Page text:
• To find common ground on issues affecting GLBTQ and straight friendly persons in Jamaica towards tolerance and harmony

  • Exposing homophobic activities and suggesting corrective solutions

  • To formalise GLBTQ Jamaica's activities in the long term

  • Continuing discussion on issues affecting GLBTQ people in Jamaica and elsewhere

  • Welcoming, examining and implemeting suggestions and ideas from you the viewing public

  • Present issues on HIV/AIDS related matters in a timely and accurate manner

  • Assist where possible victims of homophobic violence and abuse financially, temporary shelter(my home) and otherwise

  • Track human rights issues in general with a view to support for ALL

Thanks again
Mr. H

Tel: 1-876-8134942
lgbtevent@gmail.com








Peace

Information & Disclaimer

lgbtevent@gmail.com

Individuals who are mentioned or whose photographs appear on this site are not necessarily Homosexual, HIV positive or have AIDS.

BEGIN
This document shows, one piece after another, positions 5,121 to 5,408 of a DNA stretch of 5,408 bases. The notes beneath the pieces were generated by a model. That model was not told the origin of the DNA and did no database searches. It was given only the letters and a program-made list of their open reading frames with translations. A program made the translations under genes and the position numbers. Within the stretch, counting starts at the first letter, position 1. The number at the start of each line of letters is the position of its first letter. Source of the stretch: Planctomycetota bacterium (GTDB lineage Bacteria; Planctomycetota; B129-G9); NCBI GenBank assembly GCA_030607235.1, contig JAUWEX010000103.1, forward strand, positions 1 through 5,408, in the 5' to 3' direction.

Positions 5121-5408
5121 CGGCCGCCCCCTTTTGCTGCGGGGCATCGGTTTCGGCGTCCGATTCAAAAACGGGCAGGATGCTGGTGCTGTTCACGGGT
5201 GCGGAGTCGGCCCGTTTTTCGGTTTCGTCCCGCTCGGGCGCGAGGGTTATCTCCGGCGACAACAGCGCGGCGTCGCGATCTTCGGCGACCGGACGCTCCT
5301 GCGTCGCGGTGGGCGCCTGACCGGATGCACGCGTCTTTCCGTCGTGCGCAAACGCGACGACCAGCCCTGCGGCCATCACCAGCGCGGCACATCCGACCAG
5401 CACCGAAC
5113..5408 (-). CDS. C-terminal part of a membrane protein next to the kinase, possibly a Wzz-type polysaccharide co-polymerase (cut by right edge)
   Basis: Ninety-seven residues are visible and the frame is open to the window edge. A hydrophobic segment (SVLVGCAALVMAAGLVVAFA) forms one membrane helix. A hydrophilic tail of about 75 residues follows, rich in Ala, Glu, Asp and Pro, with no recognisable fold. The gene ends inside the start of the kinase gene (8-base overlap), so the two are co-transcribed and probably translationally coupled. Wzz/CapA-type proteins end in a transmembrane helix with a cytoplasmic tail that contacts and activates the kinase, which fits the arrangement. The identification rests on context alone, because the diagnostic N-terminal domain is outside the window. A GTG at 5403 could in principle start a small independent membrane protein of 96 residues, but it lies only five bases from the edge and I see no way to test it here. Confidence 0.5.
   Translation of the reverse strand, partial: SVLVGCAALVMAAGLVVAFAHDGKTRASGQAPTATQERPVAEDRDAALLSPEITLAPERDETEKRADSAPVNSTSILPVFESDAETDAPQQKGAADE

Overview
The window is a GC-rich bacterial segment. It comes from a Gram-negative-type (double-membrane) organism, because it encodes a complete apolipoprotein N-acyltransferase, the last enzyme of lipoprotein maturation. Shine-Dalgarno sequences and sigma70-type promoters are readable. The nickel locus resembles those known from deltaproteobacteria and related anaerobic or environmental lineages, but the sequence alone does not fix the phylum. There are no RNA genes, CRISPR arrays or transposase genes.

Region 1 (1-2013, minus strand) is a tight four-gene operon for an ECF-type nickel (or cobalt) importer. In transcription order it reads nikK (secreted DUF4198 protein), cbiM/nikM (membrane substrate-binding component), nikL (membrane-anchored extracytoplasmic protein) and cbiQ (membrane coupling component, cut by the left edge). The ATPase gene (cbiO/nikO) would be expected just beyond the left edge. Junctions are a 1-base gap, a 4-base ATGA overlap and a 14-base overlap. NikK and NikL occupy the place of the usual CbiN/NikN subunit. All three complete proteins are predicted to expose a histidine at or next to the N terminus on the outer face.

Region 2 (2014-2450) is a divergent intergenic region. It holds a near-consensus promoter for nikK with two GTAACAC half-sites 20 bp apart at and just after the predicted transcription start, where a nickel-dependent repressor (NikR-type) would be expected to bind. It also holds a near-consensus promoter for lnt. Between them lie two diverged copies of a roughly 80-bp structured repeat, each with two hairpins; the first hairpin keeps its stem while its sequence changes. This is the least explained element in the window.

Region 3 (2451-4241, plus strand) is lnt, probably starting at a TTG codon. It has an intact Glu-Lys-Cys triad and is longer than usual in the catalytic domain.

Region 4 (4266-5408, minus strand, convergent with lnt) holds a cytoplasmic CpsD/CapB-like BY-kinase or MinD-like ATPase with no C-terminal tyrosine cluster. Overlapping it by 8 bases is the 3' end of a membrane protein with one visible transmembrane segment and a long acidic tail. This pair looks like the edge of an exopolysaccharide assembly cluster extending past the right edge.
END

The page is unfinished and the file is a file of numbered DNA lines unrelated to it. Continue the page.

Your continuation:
This blog contains pictures that may be disturbing. We have taken the liberty to present these images as evidence of the numerous accounts of homophobic violence meted out to alledged gays in Jamaica.

Faces and names witheld for the victims' protection.

This blog not only watches and covers LGBTQ issues in Jamaica and elsewhere but also general human rights and current affairs where applicable.

This blog contains HIV prevention messages that may not be appropriate for all audiences.

If you are not seeking such information or may be offended by such materials, please view labels, post list or exit.

Since HIV infection is spread primarily through sexual practices or by sharing needles, prevention messages and programs may address these topics.

This blog is not designed to provide medical care, if you are ill, please seek medical advice from a licensed practioner

Thanks so much for your kind donations and thoughts.

As for some posts, they contain enclosure links to articles, blogs and or sites for your perusal, use the snapshot feature to preview by pointing the cursor at the item(s) of interest. Such item(s) have a small white dialogue box icon appearing to their top right hand side.


Recent Homophobic Incidents